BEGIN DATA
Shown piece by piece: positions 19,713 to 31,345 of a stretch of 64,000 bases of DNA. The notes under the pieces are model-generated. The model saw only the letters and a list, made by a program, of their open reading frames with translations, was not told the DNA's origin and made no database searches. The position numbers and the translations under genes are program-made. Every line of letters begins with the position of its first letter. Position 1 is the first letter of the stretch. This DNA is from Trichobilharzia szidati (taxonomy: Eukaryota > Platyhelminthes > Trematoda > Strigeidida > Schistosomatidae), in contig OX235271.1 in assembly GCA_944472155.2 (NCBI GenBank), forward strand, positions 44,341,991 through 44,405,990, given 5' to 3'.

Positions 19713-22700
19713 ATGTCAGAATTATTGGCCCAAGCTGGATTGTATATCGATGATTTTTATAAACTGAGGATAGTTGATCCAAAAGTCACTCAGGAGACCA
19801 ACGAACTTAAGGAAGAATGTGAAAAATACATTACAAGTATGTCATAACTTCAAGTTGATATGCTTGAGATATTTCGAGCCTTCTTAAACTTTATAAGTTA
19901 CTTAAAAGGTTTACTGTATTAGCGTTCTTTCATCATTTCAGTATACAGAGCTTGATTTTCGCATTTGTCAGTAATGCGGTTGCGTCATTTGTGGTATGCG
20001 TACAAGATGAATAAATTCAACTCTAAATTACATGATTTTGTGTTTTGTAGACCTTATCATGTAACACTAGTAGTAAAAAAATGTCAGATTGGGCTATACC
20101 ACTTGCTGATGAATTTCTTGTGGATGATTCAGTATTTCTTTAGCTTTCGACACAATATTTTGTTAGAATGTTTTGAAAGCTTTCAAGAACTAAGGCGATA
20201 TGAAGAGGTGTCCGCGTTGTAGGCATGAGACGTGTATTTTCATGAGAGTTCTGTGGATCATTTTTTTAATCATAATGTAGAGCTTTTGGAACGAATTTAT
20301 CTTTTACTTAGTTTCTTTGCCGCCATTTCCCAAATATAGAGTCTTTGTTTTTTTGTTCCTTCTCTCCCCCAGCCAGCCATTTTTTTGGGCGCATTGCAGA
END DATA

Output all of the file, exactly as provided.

Shown piece by piece: positions 19,713 to 31,345 of a stretch of 64,000 bases of DNA. The notes under the pieces are model-generated. The model saw only the letters and a list, made by a program, of their open reading frames with translations, was not told the DNA's origin and made no database searches. The position numbers and the translations under genes are program-made. Every line of letters begins with the position of its first letter. Position 1 is the first letter of the stretch. This DNA is from Trichobilharzia szidati (taxonomy: Eukaryota > Platyhelminthes > Trematoda > Strigeidida > Schistosomatidae), in contig OX235271.1 in assembly GCA_944472155.2 (NCBI GenBank), forward strand, positions 44,341,991 through 44,405,990, given 5' to 3'.

Positions 19713-22700
19713 ATGTCAGAATTATTGGCCCAAGCTGGATTGTATATCGATGATTTTTATAAACTGAGGATAGTTGATCCAAAAGTCACTCAGGAGACCA
19801 ACGAACTTAAGGAAGAATGTGAAAAATACATTACAAGTATGTCATAACTTCAAGTTGATATGCTTGAGATATTTCGAGCCTTCTTAAACTTTATAAGTTA
19901 CTTAAAAGGTTTACTGTATTAGCGTTCTTTCATCATTTCAGTATACAGAGCTTGATTTTCGCATTTGTCAGTAATGCGGTTGCGTCATTTGTGGTATGCG
20001 TACAAGATGAATAAATTCAACTCTAAATTACATGATTTTGTGTTTTGTAGACCTTATCATGTAACACTAGTAGTAAAAAAATGTCAGATTGGGCTATACC
20101 ACTTGCTGATGAATTTCTTGTGGATGATTCAGTATTTCTTTAGCTTTCGACACAATATTTTGTTAGAATGTTTTGAAAGCTTTCAAGAACTAAGGCGATA
20201 TGAAGAGGTGTCCGCGTTGTAGGCATGAGACGTGTATTTTCATGAGAGTTCTGTGGATCATTTTTTTAATCATAATGTAGAGCTTTTGGAACGAATTTAT
20301 CTTTTACTTAGTTTCTTTGCCGCCATTTCCCAAATATAGAGTCTTTGTTTTTTTGTTCCTTCTCTCCCCCAGCCAGCCATTTTTTTGGGCGCATTGCAGA